MIAMI GARDENS, Fla. – You might not have seen the center shove the quarterback – by then, if you had any common sense, you were walking the dog. But if you want to understand Alabama football, those five seconds explain it all.
The Crimson Tide had already beaten down Notre Dame by what would become the final score, 42-14. Less than seven minutes were left. The Alabama offense came up to the line. Quarterback A.J. McCarron called for the snap, clapped for the ball, still didn’t get it and called timeout. He started screaming at center Barrett Jones. So Jones spun around and gave McCarron a two-handed shove in the chest.
Understand this: McCarron went 20-for-28 with four touchdowns on the night. Jones led an offensive line that turned Notre Dame’s defense into mulch. They were up by four freaking touchdowns. But this play had not turned out right, and it was time to fight about it.
You might not have heard the quote – by then, then if you had any common sense, you had gone to bed. But somebody asked Alabama coach Nick Saban if he could appreciate what his team had done: three national titles in four years, dominance over a sport we thought could no longer be dominated.
“One day, when I’m sitting on the side of the hill, looking at the stream, I’ll probably appreciate it more,” Saban said. And then he paused.
“But what about next year’s team?”
This is why so many people hate Alabama football. They can’t enjoy the moment. They can’t let up. They can’t savor the very thing they worked so hard to get.
This is also the reason they get what they work so hard for.
Outside Sun Life Stadium, before the game, the tailgates were crazy green. Notre Dame fans outnumbered Alabama fans four to one, at least. Notre Dame hadn’t won a national title since 1988, and fans paid upwards of $1,000 a ticket for this game. It must be hard to leave a seat you paid $1,000 for. But Notre Dame fans were fleeing in the third quarter. Alabama was that brutal, and that thorough.
The left side of their offensive line – tackle Cyrus Kouandjio, guard Chance Warmack and Jones – is one of the best in college football history. Alabama ran left over and over and over and over, like a bully pounding on a bruise, and when it was over Eddie Lacy had 140 yards rushing and T.J. Yeldon had 108.
And then McCarron would haul off and throw one downfield to Amari Cooper, who caught six for 105 yards and two touchdowns. It is almost cruel to say this, but Yeldon and Cooper are freshmen.
Manti Te’o, the Notre Dame linebacker, finished second in the voting for the Heisman. Alabama vanished him.
This game had a chance to mean so much more. Alabama and Notre Dame are the two monuments of college football, the two schools that most represent something bigger than the game. A close game would have been automatic history. A game like the ’73 Sugar Bowl – a 24-23 Notre Dame win – would have been an automatic epic.
But Notre Dame didn’t have nearly the talent, nearly the strength and speed. Quarterback Everett Golson actually played pretty well, but the Irish never could sustain a drive. And that is the one thing Alabama does better than anyone. It sustains. Through a drive, through a game, through a season, through an era, it pushes all the way to the end.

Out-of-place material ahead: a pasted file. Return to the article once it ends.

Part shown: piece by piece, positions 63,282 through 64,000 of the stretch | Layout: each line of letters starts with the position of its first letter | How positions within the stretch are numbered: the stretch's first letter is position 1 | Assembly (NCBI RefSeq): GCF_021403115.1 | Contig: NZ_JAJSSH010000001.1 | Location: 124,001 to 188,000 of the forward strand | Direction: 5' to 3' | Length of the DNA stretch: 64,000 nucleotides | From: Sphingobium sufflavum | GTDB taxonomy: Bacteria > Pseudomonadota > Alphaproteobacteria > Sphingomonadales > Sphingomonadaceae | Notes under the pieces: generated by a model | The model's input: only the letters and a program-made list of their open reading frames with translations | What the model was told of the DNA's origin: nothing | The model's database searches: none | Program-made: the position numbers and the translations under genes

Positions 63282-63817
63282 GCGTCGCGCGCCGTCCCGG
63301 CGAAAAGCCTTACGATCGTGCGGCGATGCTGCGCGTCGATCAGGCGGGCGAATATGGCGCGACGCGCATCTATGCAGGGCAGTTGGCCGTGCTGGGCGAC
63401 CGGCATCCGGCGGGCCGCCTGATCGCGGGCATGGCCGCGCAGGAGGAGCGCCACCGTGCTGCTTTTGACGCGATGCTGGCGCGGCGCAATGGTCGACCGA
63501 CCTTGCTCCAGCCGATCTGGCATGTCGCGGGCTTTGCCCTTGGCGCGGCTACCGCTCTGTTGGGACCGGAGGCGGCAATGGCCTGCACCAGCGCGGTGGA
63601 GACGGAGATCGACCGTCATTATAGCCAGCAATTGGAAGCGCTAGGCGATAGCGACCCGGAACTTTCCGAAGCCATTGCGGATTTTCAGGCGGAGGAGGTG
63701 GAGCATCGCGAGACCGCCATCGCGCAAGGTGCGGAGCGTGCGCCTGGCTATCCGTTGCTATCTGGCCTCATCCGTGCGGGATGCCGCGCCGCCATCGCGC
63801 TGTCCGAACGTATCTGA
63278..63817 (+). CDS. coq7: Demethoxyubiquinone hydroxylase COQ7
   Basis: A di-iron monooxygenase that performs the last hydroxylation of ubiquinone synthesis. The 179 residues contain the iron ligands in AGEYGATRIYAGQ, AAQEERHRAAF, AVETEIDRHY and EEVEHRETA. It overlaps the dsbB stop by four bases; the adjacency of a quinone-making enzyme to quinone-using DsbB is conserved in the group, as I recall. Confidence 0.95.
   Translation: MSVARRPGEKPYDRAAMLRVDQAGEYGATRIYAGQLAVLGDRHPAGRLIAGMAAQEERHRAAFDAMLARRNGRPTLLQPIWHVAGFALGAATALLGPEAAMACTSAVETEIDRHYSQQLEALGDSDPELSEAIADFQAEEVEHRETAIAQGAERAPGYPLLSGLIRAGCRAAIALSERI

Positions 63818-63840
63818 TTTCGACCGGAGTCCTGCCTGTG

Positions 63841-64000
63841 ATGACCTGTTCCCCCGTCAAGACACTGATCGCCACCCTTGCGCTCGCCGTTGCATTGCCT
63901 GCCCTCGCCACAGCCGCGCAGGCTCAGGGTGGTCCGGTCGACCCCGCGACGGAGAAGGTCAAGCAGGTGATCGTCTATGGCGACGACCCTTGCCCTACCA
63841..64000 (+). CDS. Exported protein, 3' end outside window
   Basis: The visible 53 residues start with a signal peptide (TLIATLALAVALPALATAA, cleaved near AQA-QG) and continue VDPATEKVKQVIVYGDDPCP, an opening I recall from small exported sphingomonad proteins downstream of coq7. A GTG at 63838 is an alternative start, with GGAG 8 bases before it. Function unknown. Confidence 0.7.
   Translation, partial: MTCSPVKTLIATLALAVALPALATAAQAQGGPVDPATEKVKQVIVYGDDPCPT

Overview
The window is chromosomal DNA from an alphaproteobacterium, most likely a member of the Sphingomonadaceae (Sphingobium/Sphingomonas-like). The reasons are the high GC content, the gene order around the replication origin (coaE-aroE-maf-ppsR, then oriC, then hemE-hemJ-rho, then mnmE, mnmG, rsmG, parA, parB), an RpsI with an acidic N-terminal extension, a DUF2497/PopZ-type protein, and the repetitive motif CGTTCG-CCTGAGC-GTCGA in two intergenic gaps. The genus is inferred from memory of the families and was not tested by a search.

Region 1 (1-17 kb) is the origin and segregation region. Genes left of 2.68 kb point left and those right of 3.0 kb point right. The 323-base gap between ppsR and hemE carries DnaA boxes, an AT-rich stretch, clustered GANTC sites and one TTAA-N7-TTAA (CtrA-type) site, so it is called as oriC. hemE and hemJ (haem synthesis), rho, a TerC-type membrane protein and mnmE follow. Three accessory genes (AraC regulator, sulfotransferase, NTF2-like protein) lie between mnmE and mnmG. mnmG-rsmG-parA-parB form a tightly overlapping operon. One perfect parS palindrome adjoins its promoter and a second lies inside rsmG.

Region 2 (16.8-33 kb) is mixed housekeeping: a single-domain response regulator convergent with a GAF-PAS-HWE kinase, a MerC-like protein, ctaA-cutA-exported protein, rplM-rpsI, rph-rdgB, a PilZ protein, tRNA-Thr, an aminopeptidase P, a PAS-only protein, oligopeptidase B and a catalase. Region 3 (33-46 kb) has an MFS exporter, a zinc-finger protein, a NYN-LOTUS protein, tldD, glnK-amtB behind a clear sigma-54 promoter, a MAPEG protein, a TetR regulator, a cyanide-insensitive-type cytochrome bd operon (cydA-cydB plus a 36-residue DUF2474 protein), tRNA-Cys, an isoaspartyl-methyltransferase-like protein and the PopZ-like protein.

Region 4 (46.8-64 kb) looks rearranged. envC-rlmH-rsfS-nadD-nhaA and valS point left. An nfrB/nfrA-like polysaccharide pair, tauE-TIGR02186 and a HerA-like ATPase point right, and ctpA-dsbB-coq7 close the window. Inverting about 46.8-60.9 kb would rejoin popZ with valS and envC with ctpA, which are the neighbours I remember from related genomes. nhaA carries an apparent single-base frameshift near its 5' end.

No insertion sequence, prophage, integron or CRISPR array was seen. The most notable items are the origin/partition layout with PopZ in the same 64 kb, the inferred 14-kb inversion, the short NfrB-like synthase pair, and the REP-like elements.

It helps that Alabama has to play in the SEC. The SEC has now won seven straight national titles, which sounds ridiculous, like the same movie winning seven straight Oscars. (Even crazier: The state of Alabama has the last FOUR titles. Auburn got the one of the last four that Alabama didn’t win.) The schools in the SEC spend more, and the fans care more, and more good players live down here. In the second half, the guys from Alabama in the press box were already talking about Derrick Henry, a recruit who set the all-time high-school rushing record last season. I looked him up. He’s 6-3, 238 pounds. Lord help us.
At this point we should all be mad at the kicker from Pitt, who missed an overtime field goal that would have beaten Notre Dame and put Oregon or Kansas State or somebody else in the title game. But I’m not sure those teams would have done much better. Maybe when the playoff starts in two years, and a team like Alabama has to win twice, things will start to even out. Next year, Oregon and Ohio State could be great. But so could Texas A&M and Georgia and, of course, Alabama.
The end felt like a basketball game. With about four minutes left, Saban pulled his starters so they could hear the cheers as they jogged off the field. At the end of the game, when Jones and linebacker Damion Square gave Saban the ritual Gatorade dump, he looked irritated for a couple of seconds. But then his face finally broke loose, and his comb-back flipped over to the front, and as the clock hit zero and he jogged out onto the field, we saw a real and legitimate Nick Saban smile.
It took three titles in four years to do it.
As I write this, it’s a couple of hours after the game, and some Alabama fans are still down on the field doing snow angels in the confetti. They are having so much fun celebrating a team that stands for the opposite of fun. But this is one of the contradictions of sports and life, that sometimes the greatest joy comes from the hardest work, and sometimes the greatest goals are achieved by people who see them as one more step on a long flight of stairs.
Alabama is a modern college football dynasty. I suspect Nick Saban will enjoy that for about a day. And then it will be time to think about next year’s team.
* * *